Exercise in rats does not alter hypothalamic AMP-activated protein kinase activity
Research output: Contribution to journal › Journal article › peer-review
Recent studies have demonstrated that AMP-activated protein kinase (AMPK) in the hypothalamus is involved in the regulation of food intake. Because exercise is known to influence appetite and cause substrate depletion, it may also influence AMPK in the hypothalamus. Male rats that either rested or ran for 30 or 60 min on a treadmill (22 m/min, 10% slope) were sacrificed immediately after exercise or after 60 min recovery either in the fasted state or after oral gavage with glucose (3 g/kg body weight). Exercise decreased muscle and liver glycogen substantially. Hypothalamic total or a2-associated AMPK activity and phosphorylation state of the AMPK substrate acetyl-CoA carboxylase were not changed significantly immediately following treadmill running or during fed or fasted recovery. Plasma ghrelin increased (P < 0.05) by 40% during exercise whereas the concentration of PYY was unchanged. In recovery, glucose feeding increased plasma glucose and insulin concentrations whereas ghrelin and PYY decreased to (ghrelin) or below (PPY) resting levels. It is concluded that 1 h of strenuous exercise in rats does not elicit significant changes in hypothalamic AMPK activity despite an increase in plasma ghrelin. Thus, changes in energy metabolism during or after exercise are likely not coordinated by changes in hypothalamic AMPK activity.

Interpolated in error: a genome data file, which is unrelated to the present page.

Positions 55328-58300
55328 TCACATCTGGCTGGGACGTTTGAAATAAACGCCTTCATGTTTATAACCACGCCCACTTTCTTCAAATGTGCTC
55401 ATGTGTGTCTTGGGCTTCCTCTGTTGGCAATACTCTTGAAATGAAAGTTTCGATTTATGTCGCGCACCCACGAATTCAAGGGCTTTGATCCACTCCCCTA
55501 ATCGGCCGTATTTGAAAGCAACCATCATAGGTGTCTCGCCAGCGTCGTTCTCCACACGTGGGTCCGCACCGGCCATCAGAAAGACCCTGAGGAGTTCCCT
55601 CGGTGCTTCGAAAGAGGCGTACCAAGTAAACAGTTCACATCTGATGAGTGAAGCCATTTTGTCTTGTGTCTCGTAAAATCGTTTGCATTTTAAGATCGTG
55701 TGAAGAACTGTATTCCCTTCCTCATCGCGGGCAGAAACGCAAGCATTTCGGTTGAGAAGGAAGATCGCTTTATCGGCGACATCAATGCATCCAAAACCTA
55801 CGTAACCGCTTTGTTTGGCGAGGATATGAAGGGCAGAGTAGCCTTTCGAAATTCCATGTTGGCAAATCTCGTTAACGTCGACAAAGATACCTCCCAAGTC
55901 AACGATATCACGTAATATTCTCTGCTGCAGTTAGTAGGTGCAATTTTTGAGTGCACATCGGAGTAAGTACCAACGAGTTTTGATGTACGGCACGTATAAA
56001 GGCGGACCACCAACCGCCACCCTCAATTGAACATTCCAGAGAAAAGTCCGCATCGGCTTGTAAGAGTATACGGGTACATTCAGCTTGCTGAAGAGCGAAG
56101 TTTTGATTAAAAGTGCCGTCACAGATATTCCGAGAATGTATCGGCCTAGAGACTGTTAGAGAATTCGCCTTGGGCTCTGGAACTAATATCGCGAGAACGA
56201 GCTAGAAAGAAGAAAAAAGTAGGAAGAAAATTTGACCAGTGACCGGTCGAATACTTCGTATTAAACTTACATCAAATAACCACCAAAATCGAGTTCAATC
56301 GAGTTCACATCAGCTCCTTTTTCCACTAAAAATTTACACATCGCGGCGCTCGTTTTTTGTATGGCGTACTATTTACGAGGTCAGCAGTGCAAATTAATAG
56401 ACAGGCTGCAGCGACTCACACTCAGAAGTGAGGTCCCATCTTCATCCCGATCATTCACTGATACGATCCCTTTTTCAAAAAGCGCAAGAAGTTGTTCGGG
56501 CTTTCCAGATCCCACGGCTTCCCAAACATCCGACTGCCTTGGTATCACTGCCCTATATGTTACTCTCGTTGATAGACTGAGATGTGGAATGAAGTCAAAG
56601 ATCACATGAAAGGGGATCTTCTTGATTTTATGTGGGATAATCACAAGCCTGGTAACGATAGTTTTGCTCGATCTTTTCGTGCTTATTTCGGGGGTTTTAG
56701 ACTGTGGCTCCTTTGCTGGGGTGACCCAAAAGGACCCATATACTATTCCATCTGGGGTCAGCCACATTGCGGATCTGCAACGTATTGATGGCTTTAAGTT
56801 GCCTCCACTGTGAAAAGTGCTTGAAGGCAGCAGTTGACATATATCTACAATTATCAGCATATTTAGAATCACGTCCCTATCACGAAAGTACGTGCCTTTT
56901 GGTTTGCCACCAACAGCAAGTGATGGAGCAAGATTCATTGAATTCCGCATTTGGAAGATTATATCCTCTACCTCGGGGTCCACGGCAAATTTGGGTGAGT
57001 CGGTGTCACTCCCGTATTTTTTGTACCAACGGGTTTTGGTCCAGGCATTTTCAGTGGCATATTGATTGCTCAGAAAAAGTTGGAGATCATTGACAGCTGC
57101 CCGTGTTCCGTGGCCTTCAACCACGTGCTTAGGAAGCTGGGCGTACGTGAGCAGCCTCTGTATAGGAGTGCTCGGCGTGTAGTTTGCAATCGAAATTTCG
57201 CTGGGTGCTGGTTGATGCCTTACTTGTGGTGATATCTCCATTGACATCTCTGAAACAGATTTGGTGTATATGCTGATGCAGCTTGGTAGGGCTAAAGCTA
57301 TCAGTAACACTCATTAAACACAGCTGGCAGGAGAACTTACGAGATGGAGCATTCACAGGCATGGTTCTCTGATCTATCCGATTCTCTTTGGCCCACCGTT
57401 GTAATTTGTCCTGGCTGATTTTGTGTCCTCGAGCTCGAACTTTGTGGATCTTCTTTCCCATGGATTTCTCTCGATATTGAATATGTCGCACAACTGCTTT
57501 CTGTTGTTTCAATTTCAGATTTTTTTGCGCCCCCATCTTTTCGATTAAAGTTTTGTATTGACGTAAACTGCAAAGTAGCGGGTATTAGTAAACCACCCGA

|Journal||Biochemical and Biophysical Research Communications|
|Number of pages||7|
|Publication status||Published - 2005|
PUF 2005 5200 013